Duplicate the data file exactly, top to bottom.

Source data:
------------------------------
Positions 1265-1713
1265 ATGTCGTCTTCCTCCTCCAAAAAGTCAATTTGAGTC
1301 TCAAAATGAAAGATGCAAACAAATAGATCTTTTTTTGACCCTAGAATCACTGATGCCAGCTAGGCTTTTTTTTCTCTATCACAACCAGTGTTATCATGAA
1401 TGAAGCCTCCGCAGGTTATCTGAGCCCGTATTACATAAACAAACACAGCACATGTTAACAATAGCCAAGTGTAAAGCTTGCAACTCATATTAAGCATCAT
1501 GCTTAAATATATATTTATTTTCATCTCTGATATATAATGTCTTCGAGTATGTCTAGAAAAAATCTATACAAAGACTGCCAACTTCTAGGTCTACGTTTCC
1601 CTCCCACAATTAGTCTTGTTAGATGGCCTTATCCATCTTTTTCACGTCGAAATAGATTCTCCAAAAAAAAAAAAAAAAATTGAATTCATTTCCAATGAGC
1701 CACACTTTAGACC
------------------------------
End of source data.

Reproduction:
Positions 1265-1713
1265 ATGTCGTCTTCCTCCTCCAAAAAGTCAATTTGAGTC
1301 TCAAAATGAAAGATGCAAACAAATAGATCTTTTTTTGACCCTAGAATCACTGATGCCAGCTAGGCTTTTTTTTCTCTATCACAACCAGTGTTATCATGAA
1401 TGAAGCCTCCGCAGGTTATCTGAGCCCGTATTACATAAACAAACACAGCACATGTTAACAATAGCCAAGTGTAAAGCTTGCAACTCATATTAAGCATCAT
1501 GCTTAAATATATATTTATTTTCATCTCTGATATATAATGTCTTCGAGTATGTCTAGAAAAAATCTATACAAAGACTGCCAACTTCTAGGTCTACGTTTCC
1601 CTCCCACAATTAGTCTTGTTAGATGGCCTTATCCATCTTTTTCACGTCGAAATAGATTCTCCAAAAAAAAAAAAAAAAATTGAATTCATTTCCAATGAGC
1701 CACACTTTAGACC